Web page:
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Late seventeenth-century cityscape

Peter van Bemmel: The Nuremberg Charterhouse, seen from the east.

In the seventeenth century, Nuremberg was largely a mediaeval-style city of about 40,000 inhabitants, visually dominated by one of the largest European castle complexes.

Nuremberg's impressive town wall with its massive round towers and main gates presented a very unified appearance.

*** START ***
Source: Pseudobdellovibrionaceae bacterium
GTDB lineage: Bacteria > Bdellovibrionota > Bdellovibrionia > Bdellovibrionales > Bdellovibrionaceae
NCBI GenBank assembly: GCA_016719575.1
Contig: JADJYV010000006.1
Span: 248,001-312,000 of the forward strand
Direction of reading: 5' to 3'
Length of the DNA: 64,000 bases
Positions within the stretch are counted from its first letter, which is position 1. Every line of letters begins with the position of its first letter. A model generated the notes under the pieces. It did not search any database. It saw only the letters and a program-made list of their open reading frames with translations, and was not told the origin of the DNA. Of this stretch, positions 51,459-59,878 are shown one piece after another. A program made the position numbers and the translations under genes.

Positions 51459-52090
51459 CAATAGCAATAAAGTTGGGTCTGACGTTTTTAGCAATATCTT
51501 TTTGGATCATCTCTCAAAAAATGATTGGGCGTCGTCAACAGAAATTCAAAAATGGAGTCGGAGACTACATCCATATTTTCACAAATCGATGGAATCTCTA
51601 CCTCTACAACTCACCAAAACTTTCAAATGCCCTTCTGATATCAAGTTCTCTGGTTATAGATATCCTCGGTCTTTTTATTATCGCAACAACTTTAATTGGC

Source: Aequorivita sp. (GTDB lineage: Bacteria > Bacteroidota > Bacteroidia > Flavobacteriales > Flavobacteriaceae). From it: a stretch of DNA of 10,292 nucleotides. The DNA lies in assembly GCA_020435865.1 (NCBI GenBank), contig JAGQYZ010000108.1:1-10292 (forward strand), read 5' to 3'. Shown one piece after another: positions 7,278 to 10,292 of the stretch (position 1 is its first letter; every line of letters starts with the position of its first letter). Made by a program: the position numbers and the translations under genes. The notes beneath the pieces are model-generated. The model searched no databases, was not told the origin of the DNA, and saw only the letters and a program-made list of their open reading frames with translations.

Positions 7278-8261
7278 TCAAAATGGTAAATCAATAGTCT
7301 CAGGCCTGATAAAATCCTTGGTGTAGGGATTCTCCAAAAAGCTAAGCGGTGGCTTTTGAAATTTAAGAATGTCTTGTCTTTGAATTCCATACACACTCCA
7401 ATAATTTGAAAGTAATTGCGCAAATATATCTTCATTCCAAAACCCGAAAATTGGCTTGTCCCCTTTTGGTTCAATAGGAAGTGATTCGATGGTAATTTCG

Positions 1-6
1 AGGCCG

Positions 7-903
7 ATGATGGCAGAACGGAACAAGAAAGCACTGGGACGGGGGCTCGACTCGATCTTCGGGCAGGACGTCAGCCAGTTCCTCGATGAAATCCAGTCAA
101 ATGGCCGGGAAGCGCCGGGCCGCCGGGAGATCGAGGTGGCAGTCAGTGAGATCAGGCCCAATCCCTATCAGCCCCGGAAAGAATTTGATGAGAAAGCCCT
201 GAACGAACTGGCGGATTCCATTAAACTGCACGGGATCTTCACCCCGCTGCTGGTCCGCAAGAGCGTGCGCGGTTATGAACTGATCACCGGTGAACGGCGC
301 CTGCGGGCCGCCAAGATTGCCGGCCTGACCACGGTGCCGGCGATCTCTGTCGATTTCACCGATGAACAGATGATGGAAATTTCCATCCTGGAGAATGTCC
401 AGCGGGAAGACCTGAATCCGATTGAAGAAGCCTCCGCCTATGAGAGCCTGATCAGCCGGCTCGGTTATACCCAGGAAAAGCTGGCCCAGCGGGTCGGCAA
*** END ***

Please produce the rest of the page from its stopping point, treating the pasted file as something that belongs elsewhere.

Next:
City views created by the copperplate engravers Johann Alexander Boener (1647-1720) and Johann Adam Delsenbach (1687-1765), who were renowned beyond the city, as well as the painter Wilhelm van Bemmel (1630-1708) who immigrated from Utrecht with his son Peter van Bemmel (1685-1754), all provide impressive evidence of the Old Town of Nuremberg.

More historical detail is provided by the Apollo Fountain, created in 1532 by Pankraz Labenwolf (1492-1563) and Peter Flötner (1490/95-1546), as well as a wooden model of the so-called "Gänsemännchenbrunnen" (Goose Seller's Fountain) ascribed to Hans Peisser (around 1550).